Fibronectin induces endothelial cell migration through β1 integrin and Src-dependent phosphorylation of fibroblast growth factor receptor-1 at tyrosines 653/654 and 766.

Publication Type:

Journal Article


The Journal of biological chemistry, Volume 287, Issue 10, p.7190-202 (2012)


Amino Acid Substitutiondigestive disease, digestive deseases Animalsdigestive disease, digestive deseases Antigens, CD29digestive disease, digestive deseases Chemotaxisdigestive disease, digestive deseases Endothelial Cellsdigestive disease, digestive deseases Fibronectinsdigestive disease, digestive deseases Humansdigestive disease, digestive deseases Liverdigestive disease, digestive deseases Micedigestive disease, digestive deseases Mice, Knockoutdigestive disease, digestive deseases Mutation, Missensedigestive disease, digestive deseases Phosphorylationdigestive disease, digestive deseases Receptor, Fibroblast Growth Factor, Type 1digestive disease, digestive deseases Signal Transductiondigestive disease, digestive deseases src-Family Kinases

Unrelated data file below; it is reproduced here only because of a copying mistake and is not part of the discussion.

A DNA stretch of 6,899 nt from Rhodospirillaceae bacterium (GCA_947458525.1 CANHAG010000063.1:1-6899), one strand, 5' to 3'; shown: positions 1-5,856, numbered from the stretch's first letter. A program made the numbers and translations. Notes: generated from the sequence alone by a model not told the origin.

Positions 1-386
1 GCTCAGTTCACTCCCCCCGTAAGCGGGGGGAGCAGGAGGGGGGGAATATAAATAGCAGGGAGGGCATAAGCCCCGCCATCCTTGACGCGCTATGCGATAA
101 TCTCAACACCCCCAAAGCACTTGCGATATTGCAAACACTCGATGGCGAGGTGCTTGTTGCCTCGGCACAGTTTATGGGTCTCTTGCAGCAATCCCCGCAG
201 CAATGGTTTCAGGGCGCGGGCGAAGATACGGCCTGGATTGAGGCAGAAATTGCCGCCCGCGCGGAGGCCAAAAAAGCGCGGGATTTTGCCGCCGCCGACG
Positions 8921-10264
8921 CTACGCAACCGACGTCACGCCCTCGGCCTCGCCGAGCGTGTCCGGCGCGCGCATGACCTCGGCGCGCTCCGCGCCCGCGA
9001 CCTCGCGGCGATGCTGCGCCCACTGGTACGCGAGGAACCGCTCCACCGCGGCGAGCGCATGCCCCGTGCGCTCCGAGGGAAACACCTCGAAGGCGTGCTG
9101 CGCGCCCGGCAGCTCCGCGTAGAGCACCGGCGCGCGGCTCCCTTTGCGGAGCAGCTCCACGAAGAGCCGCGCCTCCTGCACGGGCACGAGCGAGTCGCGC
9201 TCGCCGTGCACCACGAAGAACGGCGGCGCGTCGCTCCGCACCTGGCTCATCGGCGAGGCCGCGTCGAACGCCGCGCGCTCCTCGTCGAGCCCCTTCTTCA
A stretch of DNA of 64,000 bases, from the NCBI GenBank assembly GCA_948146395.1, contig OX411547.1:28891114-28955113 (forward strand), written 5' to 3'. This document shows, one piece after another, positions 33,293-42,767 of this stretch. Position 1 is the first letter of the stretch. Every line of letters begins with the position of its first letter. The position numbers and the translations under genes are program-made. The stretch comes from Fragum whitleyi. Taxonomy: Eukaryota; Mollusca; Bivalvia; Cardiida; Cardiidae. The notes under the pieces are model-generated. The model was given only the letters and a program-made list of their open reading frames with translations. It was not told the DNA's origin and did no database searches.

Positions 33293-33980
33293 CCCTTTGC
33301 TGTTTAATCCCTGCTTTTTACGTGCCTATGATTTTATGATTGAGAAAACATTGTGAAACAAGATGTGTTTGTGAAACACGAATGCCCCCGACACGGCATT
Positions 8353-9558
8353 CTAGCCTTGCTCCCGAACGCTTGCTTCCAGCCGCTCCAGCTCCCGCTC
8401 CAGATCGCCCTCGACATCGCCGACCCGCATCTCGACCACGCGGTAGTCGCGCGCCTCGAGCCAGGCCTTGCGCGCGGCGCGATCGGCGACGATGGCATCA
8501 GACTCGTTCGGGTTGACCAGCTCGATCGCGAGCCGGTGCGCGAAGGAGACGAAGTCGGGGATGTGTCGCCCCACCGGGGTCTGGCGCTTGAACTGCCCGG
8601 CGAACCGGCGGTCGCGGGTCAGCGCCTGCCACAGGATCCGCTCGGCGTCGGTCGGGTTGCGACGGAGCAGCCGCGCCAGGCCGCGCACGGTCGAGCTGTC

The extracellular matrix microenvironment regulates cell phenotype and function. One mechanism by which this is achieved is the transactivation of receptor tyrosine kinases by specific matrix molecules. Here, we demonstrate that the provisional matrix protein, fibronectin (FN), activates fibroblast growth factor (FGF) receptor-1 (FGFR1) independent of FGF ligand in liver endothelial cells. FN activation of FGFR1 requires β1 integrin, as evidenced by neutralizing antibody and siRNA-based studies. Complementary genetic and pharmacologic approaches identify that the non-receptor tyrosine kinase Src is required for FN transactivation of FGFR1. Whereas FGF ligand-induced phosphorylation of FGFR1 preferentially activates ERK, FN-induced phosphorylation of FGFR1 preferentially activates AKT, indicating differential downstream signaling of FGFR1 in response to alternate stimuli. Mutation analysis of known tyrosine residues of FGFR1 reveals that tyrosine 653/654 and 766 residues are required for FN-FGFR1 activation of AKT and chemotaxis. Thus, our study mechanistically dissects a new signaling pathway by which FN achieves endothelial cell chemotaxis, demonstrates how differential phosphorylation profiles of FGFR1 can achieve alternate downstream signals, and, more broadly, highlights the diversity of mechanisms by which the extracellular matrix microenvironment regulates cell behavior through transactivation of receptor tyrosine kinases.